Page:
The merchants of death will continue to resist kicking and screaming, but Louisiana is staying on course to complement its reputation as the most pro-life state in the country in becoming the state most protective of life within its borders.
Last week, after abortionists shopped venues to find a rogue judge willing to slap a temporary restraining order onto the state’s laws outlawing abortion except when continuing a pregnancy significantly threatened the life of the mother, including instances where the unborn would not live, Republican Atty. Gen. Jeff Landry and others both asked the state Supreme Court to stay that immediately and argued against its extension in Orleans Civil Court just a couple of days later.
Unfortunately, the Court refused to act. A majority called its intervention premature, allegedly not rising to the level of merit necessary to take such a broad action. But, as both Republican Assoc. Justices Jay McCallum and Will Crain noted in dissents, this case did attain that importance, as the plaintiffs’ justification of being unable to continue business didn’t constitute immediate and irreparable harm and especially, as Crain noted, the harm done to the unborn itself was irreparable.
As Landry and the other defendants stated, jurisprudence dictated that the will of the Legislature carried a presumption of constitutionality. And, in fact, by statute the unborn are considered human life, so obviously there’s no “immediate and irreparable harm” done in preventing abortionists from taking those lives just to earn some bucks, particularly as that act is irreversible.
But justice delayed by denial lasted a short period, as just a couple of days later another judge in Orleans didn’t extend the order for a reason the defendants had argued: the venue was inappropriate, and obviously so as the statutes in question addressed not civil but criminal matters. Further, state law says when the state defends legislation that it occurs in the 19th District in Baton Rouge.
From here on out, it will go something like this: eventually, the state wins with its trump card Act 545 of the past legislative regular session that put the state’s myriad abortion statutes into an unchallengeable posture. A district court will hear out the complaint, it will be appealed regardless of what happens and the same again at the 1st Circuit, and eventually the Court will rule in favor of the state. Unlikely throughout the process will an opportunity present itself for abortions to resume for any length of time legal under the standard (on demand through the second trimester) prior to the start of July.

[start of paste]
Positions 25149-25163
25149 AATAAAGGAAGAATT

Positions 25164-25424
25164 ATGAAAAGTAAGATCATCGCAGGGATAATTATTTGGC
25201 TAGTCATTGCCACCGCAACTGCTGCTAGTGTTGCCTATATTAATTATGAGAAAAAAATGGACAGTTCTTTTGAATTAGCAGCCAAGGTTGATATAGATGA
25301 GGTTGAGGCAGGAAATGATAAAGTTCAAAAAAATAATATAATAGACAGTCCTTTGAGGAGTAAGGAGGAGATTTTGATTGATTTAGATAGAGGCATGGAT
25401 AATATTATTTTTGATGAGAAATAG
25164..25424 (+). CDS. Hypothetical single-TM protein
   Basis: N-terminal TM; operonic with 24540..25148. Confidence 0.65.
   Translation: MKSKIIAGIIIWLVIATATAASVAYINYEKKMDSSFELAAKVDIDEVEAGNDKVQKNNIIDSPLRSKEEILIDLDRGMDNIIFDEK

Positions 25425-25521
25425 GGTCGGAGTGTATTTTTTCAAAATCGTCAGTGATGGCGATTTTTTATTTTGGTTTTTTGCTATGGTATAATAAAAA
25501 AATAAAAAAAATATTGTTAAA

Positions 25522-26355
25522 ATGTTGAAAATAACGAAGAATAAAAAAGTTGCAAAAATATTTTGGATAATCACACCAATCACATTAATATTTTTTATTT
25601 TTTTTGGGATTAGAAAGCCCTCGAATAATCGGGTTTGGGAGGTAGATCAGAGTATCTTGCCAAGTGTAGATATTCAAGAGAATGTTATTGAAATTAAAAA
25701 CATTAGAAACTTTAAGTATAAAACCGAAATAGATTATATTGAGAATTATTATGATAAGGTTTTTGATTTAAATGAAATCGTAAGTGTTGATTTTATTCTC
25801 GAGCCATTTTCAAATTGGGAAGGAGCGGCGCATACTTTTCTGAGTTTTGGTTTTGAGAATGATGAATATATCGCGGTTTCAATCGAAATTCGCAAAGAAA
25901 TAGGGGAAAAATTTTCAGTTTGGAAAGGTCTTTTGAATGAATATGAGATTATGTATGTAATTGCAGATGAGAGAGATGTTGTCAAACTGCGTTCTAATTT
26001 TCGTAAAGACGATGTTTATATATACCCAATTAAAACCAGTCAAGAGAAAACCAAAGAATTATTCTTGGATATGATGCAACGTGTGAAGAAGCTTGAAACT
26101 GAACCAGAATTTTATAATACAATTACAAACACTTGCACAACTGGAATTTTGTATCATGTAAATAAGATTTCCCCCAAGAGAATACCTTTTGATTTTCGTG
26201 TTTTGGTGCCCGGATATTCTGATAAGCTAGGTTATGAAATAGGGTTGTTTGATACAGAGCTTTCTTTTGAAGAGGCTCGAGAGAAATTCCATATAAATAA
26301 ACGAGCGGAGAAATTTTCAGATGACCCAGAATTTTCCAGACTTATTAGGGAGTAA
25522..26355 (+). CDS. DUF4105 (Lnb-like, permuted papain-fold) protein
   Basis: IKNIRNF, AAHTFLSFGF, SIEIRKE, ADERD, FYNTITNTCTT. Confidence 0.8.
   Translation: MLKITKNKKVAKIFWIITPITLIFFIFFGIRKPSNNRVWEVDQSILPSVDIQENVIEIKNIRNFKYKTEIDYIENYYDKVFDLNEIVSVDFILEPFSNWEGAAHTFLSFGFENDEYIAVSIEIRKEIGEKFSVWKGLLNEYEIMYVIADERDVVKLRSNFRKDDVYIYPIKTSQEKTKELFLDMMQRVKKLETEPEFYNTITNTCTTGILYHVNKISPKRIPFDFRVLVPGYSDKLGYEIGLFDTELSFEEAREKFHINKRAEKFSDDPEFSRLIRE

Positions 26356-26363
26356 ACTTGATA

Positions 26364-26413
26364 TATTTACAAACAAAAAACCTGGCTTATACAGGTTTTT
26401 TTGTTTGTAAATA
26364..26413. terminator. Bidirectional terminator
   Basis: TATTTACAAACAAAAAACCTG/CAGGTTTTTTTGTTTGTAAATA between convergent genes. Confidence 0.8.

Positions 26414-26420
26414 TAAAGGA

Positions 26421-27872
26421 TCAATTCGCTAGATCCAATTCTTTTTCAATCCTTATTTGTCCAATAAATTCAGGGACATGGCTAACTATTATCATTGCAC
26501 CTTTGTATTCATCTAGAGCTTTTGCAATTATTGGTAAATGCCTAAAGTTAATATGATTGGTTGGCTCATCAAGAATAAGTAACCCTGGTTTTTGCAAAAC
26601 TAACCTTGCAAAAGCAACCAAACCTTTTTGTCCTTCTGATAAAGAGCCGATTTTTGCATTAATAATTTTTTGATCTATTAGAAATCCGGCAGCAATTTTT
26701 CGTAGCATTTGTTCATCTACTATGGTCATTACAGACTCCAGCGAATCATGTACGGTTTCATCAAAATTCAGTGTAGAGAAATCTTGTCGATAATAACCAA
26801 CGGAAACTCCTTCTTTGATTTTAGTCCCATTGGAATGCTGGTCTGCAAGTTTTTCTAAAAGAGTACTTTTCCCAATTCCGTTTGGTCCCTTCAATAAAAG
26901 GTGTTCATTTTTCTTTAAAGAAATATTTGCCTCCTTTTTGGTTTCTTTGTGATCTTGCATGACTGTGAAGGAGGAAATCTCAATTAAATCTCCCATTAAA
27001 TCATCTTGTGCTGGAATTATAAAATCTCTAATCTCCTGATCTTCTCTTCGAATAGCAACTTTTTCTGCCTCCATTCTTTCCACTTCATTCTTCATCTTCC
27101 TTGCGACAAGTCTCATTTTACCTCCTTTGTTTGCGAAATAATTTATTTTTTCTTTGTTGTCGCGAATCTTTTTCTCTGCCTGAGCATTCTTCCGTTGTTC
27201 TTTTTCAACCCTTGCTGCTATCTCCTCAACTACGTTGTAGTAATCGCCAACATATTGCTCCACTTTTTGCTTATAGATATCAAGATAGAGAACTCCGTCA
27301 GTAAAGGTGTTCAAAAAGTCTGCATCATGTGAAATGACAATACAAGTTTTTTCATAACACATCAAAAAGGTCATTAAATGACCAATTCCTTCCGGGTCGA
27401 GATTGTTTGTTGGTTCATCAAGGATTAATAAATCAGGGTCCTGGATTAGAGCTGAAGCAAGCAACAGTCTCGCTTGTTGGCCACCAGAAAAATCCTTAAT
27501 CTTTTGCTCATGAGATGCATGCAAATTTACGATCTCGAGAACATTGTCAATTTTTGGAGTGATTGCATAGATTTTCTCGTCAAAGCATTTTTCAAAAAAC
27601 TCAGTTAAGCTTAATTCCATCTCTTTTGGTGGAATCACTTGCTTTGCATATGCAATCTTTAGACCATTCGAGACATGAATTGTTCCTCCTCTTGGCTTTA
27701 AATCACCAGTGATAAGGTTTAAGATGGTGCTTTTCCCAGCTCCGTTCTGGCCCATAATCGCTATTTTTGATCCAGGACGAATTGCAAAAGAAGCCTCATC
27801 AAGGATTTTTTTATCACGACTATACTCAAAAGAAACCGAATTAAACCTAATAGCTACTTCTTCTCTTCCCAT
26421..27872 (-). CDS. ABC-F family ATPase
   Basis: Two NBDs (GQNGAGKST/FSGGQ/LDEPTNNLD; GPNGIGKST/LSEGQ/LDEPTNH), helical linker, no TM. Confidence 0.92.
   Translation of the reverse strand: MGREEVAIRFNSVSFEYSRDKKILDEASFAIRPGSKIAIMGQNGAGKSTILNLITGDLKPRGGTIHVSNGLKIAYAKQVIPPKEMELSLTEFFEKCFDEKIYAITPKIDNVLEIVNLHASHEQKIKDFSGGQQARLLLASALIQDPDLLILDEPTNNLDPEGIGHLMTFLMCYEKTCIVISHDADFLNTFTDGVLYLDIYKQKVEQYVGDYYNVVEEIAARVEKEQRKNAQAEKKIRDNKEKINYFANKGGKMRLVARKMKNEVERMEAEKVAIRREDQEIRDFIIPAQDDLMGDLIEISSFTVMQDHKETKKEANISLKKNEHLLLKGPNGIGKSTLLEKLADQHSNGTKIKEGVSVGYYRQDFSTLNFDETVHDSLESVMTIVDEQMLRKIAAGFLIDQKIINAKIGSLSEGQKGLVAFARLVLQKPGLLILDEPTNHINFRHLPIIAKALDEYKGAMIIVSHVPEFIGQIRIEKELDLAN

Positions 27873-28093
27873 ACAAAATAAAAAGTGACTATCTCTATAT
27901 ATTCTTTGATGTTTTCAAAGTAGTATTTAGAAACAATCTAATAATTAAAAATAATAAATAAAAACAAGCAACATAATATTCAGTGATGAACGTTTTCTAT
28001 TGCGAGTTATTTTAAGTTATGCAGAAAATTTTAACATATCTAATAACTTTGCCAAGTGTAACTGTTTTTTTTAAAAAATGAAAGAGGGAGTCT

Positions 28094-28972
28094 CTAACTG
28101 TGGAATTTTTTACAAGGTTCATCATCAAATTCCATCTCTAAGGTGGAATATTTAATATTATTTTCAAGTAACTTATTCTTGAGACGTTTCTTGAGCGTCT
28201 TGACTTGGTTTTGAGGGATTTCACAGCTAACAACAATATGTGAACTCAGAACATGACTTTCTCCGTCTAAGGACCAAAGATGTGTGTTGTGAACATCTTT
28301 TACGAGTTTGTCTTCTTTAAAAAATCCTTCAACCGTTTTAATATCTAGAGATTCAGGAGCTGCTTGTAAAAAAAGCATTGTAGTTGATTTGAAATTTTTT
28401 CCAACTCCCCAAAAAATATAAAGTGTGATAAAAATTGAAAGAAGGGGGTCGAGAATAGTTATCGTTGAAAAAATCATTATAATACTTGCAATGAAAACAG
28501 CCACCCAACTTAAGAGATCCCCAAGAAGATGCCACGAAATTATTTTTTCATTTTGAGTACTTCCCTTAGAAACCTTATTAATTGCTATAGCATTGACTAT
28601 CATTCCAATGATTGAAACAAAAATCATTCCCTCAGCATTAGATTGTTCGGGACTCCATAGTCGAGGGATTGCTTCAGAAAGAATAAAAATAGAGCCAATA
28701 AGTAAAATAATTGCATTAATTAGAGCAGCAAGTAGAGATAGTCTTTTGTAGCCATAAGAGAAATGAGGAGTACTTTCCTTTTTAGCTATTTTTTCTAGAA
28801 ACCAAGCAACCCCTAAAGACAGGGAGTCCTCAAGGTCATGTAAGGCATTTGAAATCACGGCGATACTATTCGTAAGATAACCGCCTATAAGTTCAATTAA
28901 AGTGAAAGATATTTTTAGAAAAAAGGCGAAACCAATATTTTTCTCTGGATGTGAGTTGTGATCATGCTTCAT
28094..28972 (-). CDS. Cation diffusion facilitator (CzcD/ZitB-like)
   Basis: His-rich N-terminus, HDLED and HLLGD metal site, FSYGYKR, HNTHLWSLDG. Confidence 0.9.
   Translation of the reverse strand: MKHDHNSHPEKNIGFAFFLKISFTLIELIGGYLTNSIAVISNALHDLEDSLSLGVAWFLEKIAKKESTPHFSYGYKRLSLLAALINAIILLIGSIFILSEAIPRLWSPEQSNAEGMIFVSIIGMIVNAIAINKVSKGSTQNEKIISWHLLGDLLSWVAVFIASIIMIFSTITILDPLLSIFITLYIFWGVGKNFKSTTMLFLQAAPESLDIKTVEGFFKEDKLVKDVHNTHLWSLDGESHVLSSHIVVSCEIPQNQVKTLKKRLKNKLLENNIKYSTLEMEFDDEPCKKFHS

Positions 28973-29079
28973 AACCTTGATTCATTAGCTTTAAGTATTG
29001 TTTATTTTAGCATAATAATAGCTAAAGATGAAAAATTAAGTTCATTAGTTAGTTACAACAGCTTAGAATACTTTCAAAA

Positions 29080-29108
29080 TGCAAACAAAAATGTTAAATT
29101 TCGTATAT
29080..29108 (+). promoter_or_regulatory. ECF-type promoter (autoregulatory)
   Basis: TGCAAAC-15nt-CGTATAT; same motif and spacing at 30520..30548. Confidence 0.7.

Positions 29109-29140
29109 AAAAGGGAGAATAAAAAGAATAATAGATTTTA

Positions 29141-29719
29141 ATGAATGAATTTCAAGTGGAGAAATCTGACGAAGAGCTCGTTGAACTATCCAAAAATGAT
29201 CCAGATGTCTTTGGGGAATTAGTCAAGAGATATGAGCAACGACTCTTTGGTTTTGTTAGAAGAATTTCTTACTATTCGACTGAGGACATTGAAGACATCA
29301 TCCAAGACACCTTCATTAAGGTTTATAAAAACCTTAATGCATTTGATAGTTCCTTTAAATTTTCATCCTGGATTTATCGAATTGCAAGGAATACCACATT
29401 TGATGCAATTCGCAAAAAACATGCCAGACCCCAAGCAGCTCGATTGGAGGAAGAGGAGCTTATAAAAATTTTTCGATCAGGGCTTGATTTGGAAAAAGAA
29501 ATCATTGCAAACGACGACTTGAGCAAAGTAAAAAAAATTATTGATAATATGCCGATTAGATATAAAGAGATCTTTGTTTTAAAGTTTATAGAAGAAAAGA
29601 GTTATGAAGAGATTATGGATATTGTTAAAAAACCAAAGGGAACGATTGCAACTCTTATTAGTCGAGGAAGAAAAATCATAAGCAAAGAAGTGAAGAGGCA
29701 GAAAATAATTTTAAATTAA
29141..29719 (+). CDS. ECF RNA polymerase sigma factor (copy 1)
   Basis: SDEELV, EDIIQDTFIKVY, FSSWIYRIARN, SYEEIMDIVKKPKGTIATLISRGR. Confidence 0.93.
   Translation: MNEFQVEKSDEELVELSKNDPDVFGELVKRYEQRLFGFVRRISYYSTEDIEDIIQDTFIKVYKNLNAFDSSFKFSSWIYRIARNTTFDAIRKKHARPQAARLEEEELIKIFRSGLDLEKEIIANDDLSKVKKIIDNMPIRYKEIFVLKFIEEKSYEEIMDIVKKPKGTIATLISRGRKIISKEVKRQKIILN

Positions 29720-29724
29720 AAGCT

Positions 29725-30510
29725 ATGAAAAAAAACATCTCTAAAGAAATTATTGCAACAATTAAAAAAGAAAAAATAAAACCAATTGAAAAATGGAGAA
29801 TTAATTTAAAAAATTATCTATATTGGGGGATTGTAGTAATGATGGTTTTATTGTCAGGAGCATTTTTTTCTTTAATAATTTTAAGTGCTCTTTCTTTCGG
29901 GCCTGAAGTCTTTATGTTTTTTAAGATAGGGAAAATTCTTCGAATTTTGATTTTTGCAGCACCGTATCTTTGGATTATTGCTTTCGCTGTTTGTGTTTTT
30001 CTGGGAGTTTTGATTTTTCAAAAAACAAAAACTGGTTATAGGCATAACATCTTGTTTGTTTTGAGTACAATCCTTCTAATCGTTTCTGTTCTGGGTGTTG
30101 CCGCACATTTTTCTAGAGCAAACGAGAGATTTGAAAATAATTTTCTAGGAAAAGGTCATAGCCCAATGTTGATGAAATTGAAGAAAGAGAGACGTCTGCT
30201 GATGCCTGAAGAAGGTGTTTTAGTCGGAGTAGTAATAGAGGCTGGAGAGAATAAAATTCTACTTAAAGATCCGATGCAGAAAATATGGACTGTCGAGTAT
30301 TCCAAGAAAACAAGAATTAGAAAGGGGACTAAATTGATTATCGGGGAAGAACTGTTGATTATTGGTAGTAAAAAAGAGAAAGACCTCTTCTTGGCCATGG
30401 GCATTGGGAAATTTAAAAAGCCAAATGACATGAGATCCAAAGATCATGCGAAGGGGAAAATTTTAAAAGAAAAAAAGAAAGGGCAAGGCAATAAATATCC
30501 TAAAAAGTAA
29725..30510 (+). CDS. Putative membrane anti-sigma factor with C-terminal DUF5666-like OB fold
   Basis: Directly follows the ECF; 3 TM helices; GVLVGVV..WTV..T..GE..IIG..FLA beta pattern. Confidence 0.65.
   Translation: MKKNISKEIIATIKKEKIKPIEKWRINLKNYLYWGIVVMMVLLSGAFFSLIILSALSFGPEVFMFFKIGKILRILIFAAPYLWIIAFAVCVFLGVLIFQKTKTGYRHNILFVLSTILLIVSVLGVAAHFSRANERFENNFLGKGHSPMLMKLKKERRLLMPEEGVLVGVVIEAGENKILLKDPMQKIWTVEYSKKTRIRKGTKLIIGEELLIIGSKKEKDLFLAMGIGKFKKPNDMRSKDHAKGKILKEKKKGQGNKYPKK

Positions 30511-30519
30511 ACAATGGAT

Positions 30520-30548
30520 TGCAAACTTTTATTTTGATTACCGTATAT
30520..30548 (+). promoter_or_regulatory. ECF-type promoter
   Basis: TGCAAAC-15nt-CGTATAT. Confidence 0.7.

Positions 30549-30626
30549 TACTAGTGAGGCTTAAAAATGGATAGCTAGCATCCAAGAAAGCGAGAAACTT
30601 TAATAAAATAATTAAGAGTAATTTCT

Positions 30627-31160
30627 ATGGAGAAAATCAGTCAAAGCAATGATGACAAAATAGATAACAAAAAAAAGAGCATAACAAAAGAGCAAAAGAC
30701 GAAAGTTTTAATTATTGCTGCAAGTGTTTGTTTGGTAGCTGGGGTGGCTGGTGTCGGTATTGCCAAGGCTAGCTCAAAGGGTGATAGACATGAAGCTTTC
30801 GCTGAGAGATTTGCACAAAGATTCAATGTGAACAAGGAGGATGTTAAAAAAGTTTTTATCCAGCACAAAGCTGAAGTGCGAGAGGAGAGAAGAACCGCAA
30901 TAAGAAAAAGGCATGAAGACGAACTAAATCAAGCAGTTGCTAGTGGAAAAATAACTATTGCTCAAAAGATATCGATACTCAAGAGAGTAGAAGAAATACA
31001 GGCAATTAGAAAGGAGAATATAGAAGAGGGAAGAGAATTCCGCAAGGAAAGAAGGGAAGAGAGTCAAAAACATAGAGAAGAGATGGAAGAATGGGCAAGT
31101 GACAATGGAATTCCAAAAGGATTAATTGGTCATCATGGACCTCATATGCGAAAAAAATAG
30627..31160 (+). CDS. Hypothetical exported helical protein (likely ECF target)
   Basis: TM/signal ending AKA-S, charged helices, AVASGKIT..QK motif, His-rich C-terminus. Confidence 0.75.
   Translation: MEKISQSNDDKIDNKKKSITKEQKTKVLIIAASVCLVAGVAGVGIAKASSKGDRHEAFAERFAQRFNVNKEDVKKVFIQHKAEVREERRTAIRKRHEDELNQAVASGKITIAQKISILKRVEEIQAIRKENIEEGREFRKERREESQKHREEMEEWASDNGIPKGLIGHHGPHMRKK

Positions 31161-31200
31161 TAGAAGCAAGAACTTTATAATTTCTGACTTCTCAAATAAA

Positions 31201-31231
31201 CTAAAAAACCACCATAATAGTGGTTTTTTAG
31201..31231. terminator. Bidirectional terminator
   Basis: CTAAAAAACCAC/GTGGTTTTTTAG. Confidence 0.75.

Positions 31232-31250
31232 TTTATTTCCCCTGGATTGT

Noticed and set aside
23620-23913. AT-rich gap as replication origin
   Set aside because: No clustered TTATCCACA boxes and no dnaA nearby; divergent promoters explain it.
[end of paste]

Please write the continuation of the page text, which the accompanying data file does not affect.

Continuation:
Ideologues in office will try to turn a blind eye towards their legal obligations. New Orleans elected officials have instructed police not to enforce abortion statutes, and Democrat Sheriff Susan Hutson claims she won’t have violators booked into the city’s jail. Citizens have remedies against this dereliction of duty, principally through Landry’s Criminal Division and Bureau of Investigation that could fill in the gap, although the Legislature at its next available opportunity may have to pass laws clarifying the ability of state agencies for enforce laws in local areas and to give courts the power to compel local officials to carry out the duties of their offices to defeat this obstinance.
Regardless, Louisiana will become the place most physically discouraging in the country for pregnant women to have an elective abortion. Even as Catholic apostate Democrat Pres. Joe Biden’s recent executive order trying to facilitate abortion, for example, would increase the possibilities of mobile abortuaries camping out in states with legalized elective abortions near other states’ boundaries (or waters), the closest a Louisiana female would live to such an unit – far western Florida, a state which bans elective abortion after 15 weeks gestation – still would be about 150 miles. Many, particularly in southwestern Louisiana, would have to travel several hundred miles.
Some states will beef up their protection of life so that by this time next year a plurality of states should have eliminated elective abortions to leave it legal only with the mother’s life at risk, while a number of others will allow some elective abortions and a few will have legalized abortion on demand. Among those without elective abortions, Louisiana likely will be the most insulated geographically from those allowing it to some degree. That means life will be safer in it than anywhere else in America, a rare time the state comes out on top of a salutary list.